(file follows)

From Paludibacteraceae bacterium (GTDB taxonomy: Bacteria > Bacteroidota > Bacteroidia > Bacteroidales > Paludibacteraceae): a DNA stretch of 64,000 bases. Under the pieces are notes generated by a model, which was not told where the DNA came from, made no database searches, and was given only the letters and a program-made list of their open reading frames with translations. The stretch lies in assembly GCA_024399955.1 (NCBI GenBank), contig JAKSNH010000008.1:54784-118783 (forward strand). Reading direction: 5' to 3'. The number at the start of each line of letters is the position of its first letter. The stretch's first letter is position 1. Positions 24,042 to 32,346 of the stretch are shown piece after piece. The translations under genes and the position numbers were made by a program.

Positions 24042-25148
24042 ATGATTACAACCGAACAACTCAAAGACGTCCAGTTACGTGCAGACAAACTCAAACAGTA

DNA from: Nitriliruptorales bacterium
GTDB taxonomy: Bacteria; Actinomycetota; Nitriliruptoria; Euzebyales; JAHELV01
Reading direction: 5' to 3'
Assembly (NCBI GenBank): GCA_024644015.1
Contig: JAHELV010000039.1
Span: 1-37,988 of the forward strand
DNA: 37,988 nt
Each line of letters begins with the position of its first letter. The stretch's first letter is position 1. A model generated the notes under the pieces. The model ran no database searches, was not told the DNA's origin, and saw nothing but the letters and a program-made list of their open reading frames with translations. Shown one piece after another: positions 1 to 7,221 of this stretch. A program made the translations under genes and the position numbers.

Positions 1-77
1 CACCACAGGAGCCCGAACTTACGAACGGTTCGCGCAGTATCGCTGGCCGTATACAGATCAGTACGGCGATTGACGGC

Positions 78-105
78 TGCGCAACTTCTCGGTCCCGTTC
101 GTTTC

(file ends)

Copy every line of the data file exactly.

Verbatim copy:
From Paludibacteraceae bacterium (GTDB taxonomy: Bacteria > Bacteroidota > Bacteroidia > Bacteroidales > Paludibacteraceae): a DNA stretch of 64,000 bases. Under the pieces are notes generated by a model, which was not told where the DNA came from, made no database searches, and was given only the letters and a program-made list of their open reading frames with translations. The stretch lies in assembly GCA_024399955.1 (NCBI GenBank), contig JAKSNH010000008.1:54784-118783 (forward strand). Reading direction: 5' to 3'. The number at the start of each line of letters is the position of its first letter. The stretch's first letter is position 1. Positions 24,042 to 32,346 of the stretch are shown piece after piece. The translations under genes and the position numbers were made by a program.

Positions 24042-25148
24042 ATGATTACAACCGAACAACTCAAAGACGTCCAGTTACGTGCAGACAAACTCAAACAGTA

DNA from: Nitriliruptorales bacterium
GTDB taxonomy: Bacteria; Actinomycetota; Nitriliruptoria; Euzebyales; JAHELV01
Reading direction: 5' to 3'
Assembly (NCBI GenBank): GCA_024644015.1
Contig: JAHELV010000039.1
Span: 1-37,988 of the forward strand
DNA: 37,988 nt
Each line of letters begins with the position of its first letter. The stretch's first letter is position 1. A model generated the notes under the pieces. The model ran no database searches, was not told the DNA's origin, and saw nothing but the letters and a program-made list of their open reading frames with translations. Shown one piece after another: positions 1 to 7,221 of this stretch. A program made the translations under genes and the position numbers.

Positions 1-77
1 CACCACAGGAGCCCGAACTTACGAACGGTTCGCGCAGTATCGCTGGCCGTATACAGATCAGTACGGCGATTGACGGC

Positions 78-105
78 TGCGCAACTTCTCGGTCCCGTTC
101 GTTTC